Home › Forums › Recreational Truffle Dog Training 101 › Chris (access until November 15, 2014) › Reply To: Chris (access until November 15, 2014)
Wind effects how scent moves- aka how Daisy approaches the problem of finding the truffle. We cover it later in the course and much more heavily in 201 as it is very important for forest searches to set yourself up for success. We haven?t created a video yet demonstrating this, but please take a look at the following video on Youtube used for a SAR demo.
It gives you a good idea of how scent moves over vast distances. They talk about ?rafts? but for our purposes it is essentially the same thing as truffle odor.. Pretend the red smoke is truffle odor. For example, if Daisy didn?t hit that scent column, she would never know there is a truffle. She has to physically hit that scent column in order to be able to track it back to source.
As for cooking, basically you need to just not be in the area- so go do something else for a while. It is more complex, and it breaks up training games into one off training sessions basically, but it is good to start to practice it, at least occasionally. You can do a cooking session and the reset without ?cooking? and run her through again. Odor being built up in an area changes the concentration of those VOCs for Daisy, and it very well may alter how she searches. Some dogs have no problem with it, but there are complex scenarios later where we ask you to work in very saturated environments which can be tough for dog because they are surrounded by odor but still need to pinpoint the source of strongest odor. That mimics real world heavy production scenarios. That is an advanced skill however, and not there yet!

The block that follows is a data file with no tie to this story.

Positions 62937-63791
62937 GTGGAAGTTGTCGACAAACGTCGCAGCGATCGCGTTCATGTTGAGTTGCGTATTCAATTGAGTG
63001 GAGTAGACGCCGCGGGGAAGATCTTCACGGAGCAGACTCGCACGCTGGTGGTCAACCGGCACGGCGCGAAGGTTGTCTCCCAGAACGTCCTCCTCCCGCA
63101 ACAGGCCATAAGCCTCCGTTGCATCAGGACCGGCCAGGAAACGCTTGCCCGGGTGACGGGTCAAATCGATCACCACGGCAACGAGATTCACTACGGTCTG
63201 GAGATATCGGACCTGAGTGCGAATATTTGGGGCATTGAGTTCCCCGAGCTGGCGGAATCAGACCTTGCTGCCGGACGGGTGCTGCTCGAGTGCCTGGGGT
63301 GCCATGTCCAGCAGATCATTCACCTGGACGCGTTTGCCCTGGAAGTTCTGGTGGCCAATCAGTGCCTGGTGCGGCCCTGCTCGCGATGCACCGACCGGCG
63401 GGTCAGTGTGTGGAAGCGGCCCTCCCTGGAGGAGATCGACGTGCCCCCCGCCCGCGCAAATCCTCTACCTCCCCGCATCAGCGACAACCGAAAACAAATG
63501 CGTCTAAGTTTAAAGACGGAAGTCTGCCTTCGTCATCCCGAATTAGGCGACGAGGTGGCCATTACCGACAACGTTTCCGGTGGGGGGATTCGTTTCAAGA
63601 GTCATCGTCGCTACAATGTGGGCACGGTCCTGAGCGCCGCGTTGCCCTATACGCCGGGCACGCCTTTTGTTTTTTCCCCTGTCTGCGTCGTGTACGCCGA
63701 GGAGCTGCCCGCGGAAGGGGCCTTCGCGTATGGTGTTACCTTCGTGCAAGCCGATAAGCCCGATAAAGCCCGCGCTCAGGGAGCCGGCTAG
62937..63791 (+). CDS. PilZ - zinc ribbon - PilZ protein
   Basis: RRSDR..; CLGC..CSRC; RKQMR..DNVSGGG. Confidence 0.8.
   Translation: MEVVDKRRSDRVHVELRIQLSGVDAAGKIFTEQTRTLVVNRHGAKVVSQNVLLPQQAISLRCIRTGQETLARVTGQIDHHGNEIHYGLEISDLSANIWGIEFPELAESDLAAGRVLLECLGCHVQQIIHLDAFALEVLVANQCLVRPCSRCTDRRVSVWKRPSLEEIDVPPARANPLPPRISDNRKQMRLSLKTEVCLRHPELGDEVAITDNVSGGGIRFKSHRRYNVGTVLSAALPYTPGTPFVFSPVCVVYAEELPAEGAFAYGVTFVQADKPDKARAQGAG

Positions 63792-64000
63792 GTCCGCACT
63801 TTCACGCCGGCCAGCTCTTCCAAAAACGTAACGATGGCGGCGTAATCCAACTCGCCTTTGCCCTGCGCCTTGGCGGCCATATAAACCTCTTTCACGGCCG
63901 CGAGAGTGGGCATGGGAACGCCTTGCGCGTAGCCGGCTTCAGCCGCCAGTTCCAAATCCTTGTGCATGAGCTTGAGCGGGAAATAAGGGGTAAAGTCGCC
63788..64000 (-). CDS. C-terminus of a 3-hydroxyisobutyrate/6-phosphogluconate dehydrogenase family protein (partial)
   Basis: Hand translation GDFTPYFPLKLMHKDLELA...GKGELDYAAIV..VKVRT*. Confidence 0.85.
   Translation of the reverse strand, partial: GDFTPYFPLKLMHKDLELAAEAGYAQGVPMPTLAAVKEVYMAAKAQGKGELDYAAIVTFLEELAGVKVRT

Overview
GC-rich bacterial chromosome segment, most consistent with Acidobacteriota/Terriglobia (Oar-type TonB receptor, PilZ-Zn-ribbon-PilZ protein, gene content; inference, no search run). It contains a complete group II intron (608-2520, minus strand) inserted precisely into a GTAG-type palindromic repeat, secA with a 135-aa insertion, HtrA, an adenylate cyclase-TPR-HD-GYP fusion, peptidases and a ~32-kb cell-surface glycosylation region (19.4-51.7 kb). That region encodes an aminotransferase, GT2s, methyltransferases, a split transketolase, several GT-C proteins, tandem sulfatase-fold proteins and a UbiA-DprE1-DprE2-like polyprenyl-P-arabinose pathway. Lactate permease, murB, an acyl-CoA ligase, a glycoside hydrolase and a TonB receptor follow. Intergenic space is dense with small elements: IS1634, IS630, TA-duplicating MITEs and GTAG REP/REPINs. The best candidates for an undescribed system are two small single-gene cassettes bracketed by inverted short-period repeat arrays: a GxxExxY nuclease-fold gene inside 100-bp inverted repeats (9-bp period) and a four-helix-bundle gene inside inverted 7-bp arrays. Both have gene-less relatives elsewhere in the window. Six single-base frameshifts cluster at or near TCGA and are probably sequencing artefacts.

Keep practicing the multiple hides indoors, and glad to hear the outdoors is going well. And yes, you can most certainly alternate between the two hide spaces!
- This reply was modified 8 years, 5 months ago by Alana McGee. Reason: typos